Yoga Journal, September 2005
Patanjali's linked concepts of "sthira" and "sukha"--effort and
ease--can help structure your teaching. Learn how situating your instruction
between these two poles can help your students find harmony.
In describing the qualities of asana with the adjectives "sthira" and
"sukha," Patanjali uses language very skillfully. Sthira means steady
and alert--to embody sthira, the pose must be strong and active. Sukha
means comfortable and light--to express sukha, the pose must be joyful
and soft. These complimentary poles--or Yin and Yang co-essentials--teach
us the wisdom of balance. By finding balance, we find inner harmony, both
in our practice and in our lives.
As teachers, we need to help our students find that balance in their
practice. Our instruction should assist them in an exploration of both
sthira and sukha. In practical terms, we should begin by teaching sthira
as a form of connection to the ground, and then move to sukha as a form
of lighthearted exploration and expansion. In this way, we can teach from
the ground up.
Manifesting steadiness (sthira) requires connecting to the ground beneath
us, which is our earth, our support. Whether our base is comprised of
ten toes, one foot, or one or both hands, we must cultivate energy through
that base. Staying attentive to our roots requires a special form of alertness.
Our instruction should begin there by helping students cultivate this
alertness at the base of a pose. I will demonstrate this form of instruction
for Tadasana, the blue print for all the other standing poses. The principles
of Tadasana can be easily adapted to any standing pose you wish to teach.
In all the standing poses, steadiness comes from rooting all sides of
the feet like the stakes of a tent. We need to teach students with high
arches to pay particular attention to grounding their inner feet, and
show students with fallen arches to move their ankles away from each other.
After rooting the feet, we move up, reminding students to draw the kneecaps
up, the upper inner thighs in and back, and the outer sides of the knees
back. This allows students to notice whether their weight feels evenly
distributed between the right and left leg, the front and back of the
foot, and the inner and outer thighs.
Next we should remind our students to adjust the pelvis, allowing the
weight of the hips to be above the knees and ankles. This often requires
them to draw their weight slightly back in order to allow the point of
the coccyx to face down. In this alignment, the tailbone is not tucked
nor lifted, but merely directed down between the fronts of the heels.
Those with flat lumbar spines will need to allow the tailbone to move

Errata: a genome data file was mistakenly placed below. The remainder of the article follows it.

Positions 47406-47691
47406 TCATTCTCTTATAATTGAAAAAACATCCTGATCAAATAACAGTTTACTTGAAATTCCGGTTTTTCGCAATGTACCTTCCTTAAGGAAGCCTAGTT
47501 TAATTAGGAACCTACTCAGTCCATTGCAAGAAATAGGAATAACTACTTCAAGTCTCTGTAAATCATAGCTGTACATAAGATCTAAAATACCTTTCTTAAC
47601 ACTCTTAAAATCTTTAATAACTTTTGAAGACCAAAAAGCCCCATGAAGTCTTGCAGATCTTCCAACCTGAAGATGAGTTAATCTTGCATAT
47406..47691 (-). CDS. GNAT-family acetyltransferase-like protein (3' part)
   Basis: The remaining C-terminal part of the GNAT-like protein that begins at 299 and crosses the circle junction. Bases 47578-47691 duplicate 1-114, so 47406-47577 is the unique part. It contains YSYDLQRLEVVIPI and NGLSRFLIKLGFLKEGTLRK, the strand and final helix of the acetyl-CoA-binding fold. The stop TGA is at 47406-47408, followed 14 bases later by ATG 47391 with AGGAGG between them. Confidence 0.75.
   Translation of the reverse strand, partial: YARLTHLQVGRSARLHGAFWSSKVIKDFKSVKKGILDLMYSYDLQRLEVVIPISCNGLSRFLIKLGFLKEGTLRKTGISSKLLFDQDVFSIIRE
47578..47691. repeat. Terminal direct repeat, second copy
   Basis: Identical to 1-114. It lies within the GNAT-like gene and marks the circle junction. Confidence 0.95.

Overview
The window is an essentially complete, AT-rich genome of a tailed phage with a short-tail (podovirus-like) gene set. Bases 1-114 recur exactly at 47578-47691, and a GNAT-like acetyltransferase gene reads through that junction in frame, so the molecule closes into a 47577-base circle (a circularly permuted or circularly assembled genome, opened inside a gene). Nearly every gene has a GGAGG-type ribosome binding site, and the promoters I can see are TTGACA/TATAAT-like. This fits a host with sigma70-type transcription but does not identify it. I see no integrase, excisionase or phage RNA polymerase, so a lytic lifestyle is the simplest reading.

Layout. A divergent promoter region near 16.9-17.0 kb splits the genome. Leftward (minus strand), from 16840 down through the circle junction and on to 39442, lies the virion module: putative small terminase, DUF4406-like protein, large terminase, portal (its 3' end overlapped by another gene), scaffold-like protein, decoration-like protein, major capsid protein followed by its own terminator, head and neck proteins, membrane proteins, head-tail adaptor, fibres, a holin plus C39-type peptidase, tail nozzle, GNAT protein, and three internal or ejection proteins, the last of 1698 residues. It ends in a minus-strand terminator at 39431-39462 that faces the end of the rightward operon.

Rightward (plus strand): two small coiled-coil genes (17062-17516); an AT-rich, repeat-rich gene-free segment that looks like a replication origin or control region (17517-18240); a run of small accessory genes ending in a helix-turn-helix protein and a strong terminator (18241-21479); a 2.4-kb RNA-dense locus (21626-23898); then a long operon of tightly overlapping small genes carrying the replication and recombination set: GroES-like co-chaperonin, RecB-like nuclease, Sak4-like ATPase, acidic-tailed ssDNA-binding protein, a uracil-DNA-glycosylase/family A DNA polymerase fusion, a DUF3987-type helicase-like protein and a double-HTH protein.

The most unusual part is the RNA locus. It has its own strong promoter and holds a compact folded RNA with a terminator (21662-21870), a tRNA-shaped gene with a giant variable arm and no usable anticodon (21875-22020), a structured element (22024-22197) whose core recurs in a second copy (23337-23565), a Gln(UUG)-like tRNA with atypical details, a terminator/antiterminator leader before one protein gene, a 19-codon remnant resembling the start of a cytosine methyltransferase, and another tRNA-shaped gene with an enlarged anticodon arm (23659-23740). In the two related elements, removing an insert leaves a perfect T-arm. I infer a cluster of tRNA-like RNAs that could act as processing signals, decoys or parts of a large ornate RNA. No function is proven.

slightly back, moving away from tucking, while those with over-arched
backs will need to encourage the tailbone to draw slightly in.
We should then instruct our students to lengthen the side waist, lift
the top of the sternum and relax the shoulders down the back, aligning
them over the hips and ankles. They should bring their heads above their
shoulders, aligning the chin in the same plane as the forehead. Finally,
they should relax the jaw, allowing the tongue to float freely in the
mouth and the eyes to soften.
Once our students have attended to steadiness, the other qualities of
alertness and comfort become accessible. They are now ready to bring their
hands into Namaste position and reflect on their motivation before beginning
Encourage your students to view this grounded base as their home base,
the foundation from which they can create, explore, and at times expand.
From there, they can navigate to a place of ease or sukha. Just as steadiness
requires and develops alertness, comfort entails remaining light, unburdened,
and interested in discovery. By teaching this quality, we encourage a
balanced equilibrium rather than impose rigid rules for alignment. This
helps students develop a natural respect toward their bodies and themselves,
while encouraging them to fully inhabit their bodies. They can then learn
to move away from commanding their bodies to perform poses, and instead
breathe life into them from the inside.
With sthira and sukha as the points on our compass, we can organize
our teaching and help our students enjoy exploring their places of limitation
and liberation in every pose. As a result, regardless of your students'
individual abilities, their practice can focus on celebration and refreshment.
At a deeper level, the way we practice and teach yoga poses mirrors
the way we live the rest of our lives. As we reflect on our practice and
our teaching, we can use yoga as a tool for developing greater insight
into ourselves and the world around us. Sthira and sukha can then become
not only tools for teaching or understanding yoga, but also principals
that help guide the way we live.
Sarah Powers blends the insights of yoga and Buddhism in her practice
and teaching. She lives in Marin, California where she home schools her
daughter and teaches classes.